To read Pure Invention is to enjoy a wonderful melding of nostalgia for the things we grew up with and an education in Japanese post-war history, economics, politics, and popular culture. It’s an ambitious book, to be sure, and what makes it even more ambitious is its impressive breadth of biographical content. From “Kosuge the Car Man”, a toymaker who single-handedly pulled Japan’s economy from its post-war wreckage, to animation mastermind Hayao Miyazaki, who is today a household name around the world; the sheer number of Japanese artists, designers, businessmen, and innovators we get to know with such splendid dimensionality here is, frankly, unbelievable. It’s a dizzying amount of information that must have taken countless hours of research. And I, for one, am incredibly grateful.
Reading about Kosuge alone, and considering how his designing of a toy version of American Jeeps for children was the thing that not only saved Japan’s post-war economy but also changed how the world saw Japan after the war (from international laughing stock to a nation of revolutionary engineers and innovators), it’s impossible not to get chills when pondering the ripples that bled out from the actions of one toymaker.
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To get such a vivid, clear, and colourful look at the landscape and history of Japanese pop culture, populated by these incredible women and men – choreographers of not only Japan’s 20th century cultural zeitgeist, but the Western world’s as well – is truly astounding.
Beyond the heavy stuff – the biographies, the economics, the philosophical discussion about kawaii and otaku culture – are the facts. Every chapter of Pure Invention is littered with fascinating facts about Japanese language, tradition, and aesthetics. Like how “emoji” has no relation to English but is, in fact, a portmanteau of “e”, meaning picture, and “moji”, meaning character. Or how the word “otaku” comes from a formal and dinstancing honorific for “you” which was typically used by old ladies, and which teenagers jovially inserted into their vocabulary. Or how Sony’s executives only gave the original PlayStation the greenlight because “they believed as many or more customers would purchase the console as singing machines as they did for gaming.” Or how Donkey Kong’s name came around because Miyamoto was looking for the international symbol for stubbornness: the donkey. Or how Mario falls into the concept of kawaii perfectly, by virtue of being a fairly pacifistic protagonist with an adorable gorilla as a villain.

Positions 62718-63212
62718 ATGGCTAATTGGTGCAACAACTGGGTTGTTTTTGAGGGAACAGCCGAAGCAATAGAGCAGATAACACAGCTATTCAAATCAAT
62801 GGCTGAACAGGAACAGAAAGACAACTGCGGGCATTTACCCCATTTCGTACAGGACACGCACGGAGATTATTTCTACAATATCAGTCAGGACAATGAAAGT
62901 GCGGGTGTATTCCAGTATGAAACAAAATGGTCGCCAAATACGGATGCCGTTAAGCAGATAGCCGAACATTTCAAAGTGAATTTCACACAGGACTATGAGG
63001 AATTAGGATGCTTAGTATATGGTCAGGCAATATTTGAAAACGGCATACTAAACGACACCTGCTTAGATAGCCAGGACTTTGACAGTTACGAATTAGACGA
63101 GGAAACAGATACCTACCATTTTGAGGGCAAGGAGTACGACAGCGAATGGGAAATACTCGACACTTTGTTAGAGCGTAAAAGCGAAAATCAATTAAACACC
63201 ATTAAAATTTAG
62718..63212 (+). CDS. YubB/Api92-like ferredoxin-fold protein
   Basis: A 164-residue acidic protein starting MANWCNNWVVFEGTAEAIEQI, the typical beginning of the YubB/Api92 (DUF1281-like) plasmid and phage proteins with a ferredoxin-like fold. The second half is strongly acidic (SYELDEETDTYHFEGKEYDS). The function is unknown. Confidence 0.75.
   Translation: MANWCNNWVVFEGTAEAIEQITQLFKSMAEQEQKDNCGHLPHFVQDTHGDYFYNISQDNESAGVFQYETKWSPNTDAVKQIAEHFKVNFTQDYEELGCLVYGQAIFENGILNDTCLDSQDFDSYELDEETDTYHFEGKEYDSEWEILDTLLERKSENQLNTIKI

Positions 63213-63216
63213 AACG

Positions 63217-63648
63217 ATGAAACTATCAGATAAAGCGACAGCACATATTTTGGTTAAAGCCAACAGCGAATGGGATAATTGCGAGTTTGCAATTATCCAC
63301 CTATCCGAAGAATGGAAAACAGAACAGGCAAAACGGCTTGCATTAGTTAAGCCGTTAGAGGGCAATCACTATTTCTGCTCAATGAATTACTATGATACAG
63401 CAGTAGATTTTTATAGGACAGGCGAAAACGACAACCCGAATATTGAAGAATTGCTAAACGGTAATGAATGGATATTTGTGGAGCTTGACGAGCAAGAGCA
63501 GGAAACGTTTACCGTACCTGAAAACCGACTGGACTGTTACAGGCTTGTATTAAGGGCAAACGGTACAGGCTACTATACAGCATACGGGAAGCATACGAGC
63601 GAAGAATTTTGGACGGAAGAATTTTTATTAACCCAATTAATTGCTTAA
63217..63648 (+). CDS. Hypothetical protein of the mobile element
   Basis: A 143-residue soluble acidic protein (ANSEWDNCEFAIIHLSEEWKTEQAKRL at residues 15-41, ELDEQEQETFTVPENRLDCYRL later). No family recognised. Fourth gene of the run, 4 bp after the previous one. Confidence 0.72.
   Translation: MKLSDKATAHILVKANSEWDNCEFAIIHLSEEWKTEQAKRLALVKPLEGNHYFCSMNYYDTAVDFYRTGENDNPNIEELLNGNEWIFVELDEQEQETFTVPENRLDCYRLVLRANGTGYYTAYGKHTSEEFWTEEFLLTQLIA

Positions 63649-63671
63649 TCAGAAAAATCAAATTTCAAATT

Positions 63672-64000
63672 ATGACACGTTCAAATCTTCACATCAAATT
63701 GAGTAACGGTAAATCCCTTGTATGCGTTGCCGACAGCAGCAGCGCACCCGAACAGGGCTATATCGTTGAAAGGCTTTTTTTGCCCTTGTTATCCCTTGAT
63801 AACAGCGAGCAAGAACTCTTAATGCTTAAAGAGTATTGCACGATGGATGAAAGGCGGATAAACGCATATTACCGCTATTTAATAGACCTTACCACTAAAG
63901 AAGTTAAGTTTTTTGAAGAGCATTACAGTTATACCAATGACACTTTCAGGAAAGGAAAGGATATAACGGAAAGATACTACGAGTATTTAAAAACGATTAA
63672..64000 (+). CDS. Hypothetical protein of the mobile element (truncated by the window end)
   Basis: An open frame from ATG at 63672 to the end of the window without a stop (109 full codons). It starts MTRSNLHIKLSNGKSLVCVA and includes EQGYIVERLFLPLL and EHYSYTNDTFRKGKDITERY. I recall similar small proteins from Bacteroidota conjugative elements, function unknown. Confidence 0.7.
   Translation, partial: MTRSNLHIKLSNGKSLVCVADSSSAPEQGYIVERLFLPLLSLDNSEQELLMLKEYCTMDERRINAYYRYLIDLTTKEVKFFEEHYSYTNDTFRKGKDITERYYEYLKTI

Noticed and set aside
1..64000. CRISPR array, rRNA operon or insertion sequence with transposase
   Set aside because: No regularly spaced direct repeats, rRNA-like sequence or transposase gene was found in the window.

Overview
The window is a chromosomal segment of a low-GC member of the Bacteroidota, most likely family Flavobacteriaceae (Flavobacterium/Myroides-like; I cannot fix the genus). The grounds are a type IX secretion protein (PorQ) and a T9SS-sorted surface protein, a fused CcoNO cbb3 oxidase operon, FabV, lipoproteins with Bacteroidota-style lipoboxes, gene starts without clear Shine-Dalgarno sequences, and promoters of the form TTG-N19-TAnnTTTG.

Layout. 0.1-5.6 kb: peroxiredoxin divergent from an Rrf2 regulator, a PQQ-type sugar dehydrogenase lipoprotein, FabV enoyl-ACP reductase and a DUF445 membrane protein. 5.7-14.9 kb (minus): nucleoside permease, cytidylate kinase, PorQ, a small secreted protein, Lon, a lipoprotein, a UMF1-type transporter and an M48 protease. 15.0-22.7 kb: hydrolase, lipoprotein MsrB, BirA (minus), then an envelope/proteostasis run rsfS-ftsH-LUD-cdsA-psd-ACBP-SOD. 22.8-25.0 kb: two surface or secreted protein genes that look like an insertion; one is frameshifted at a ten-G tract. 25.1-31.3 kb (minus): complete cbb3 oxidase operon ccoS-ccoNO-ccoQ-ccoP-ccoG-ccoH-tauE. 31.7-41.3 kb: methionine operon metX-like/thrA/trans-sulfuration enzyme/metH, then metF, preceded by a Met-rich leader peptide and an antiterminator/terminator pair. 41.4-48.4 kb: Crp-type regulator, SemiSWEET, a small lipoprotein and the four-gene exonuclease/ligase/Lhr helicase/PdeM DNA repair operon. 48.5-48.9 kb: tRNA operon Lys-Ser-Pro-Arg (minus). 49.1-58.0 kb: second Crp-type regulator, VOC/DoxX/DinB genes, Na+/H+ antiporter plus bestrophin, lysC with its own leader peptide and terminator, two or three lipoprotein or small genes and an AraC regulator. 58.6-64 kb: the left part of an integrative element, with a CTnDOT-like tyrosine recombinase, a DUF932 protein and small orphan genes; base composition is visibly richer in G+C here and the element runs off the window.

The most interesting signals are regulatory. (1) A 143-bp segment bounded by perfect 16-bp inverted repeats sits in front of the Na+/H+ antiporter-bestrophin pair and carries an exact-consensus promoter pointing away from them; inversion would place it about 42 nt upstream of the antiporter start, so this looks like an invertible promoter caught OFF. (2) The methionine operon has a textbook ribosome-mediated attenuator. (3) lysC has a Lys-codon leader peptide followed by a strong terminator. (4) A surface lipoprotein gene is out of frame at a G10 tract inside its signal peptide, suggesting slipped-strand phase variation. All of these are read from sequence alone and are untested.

The only downside readers may find when reading Pure Invention is that, if they have picked up this book because of a passion for Japanese pop culture, they may care far more about some chapters than others. I can’t deny having far less interest in karaoke machines and Walkmans than in anime and kawaii culture. But to pass over these chapters would be a tragic error. Every single chapter has so much to teach us about a different aspect of Japanese culture, in a context far broader than popular media. The chapter on karaoke, which I had little excitement for at first, taught me so much about the daily lives of not only Japanese salarymen, but also their wives during the economic boom that was the 70s and 80s. The turn of every single page is the introduction to a new, fascinating, and valuable piece of the puzzle which, in the end, forms an almost complete 3D image of Japan in the second half of the 20th century.
As a child of the 90s who grew up on Nintendo and shonen anime, there was so much rich and exciting material here for me to feast on; so much to learn about the things that I had always loved so dearly, the things that have slowly become my livelihood. But far, far beyond just that, Pure Invention provides us a vibrant, detailed, and lavishly painted portrait of Japanese history and culture beyond World War II. It reframes Japan’s economic and cultural achievements. It shows us, definitively, that Japan’s pop culture really did conquer the world. That the world as we know it would be unrecognisable were it not for seemingly small things like Hello Kitty and Akira. Few books on Japan offer as much depth and value as Pure Invention.
Will predominantly writes about the books of Books and Bao, examining the literature of a place and how the authors have used the art of storytelling to reflect the world and the culture around them.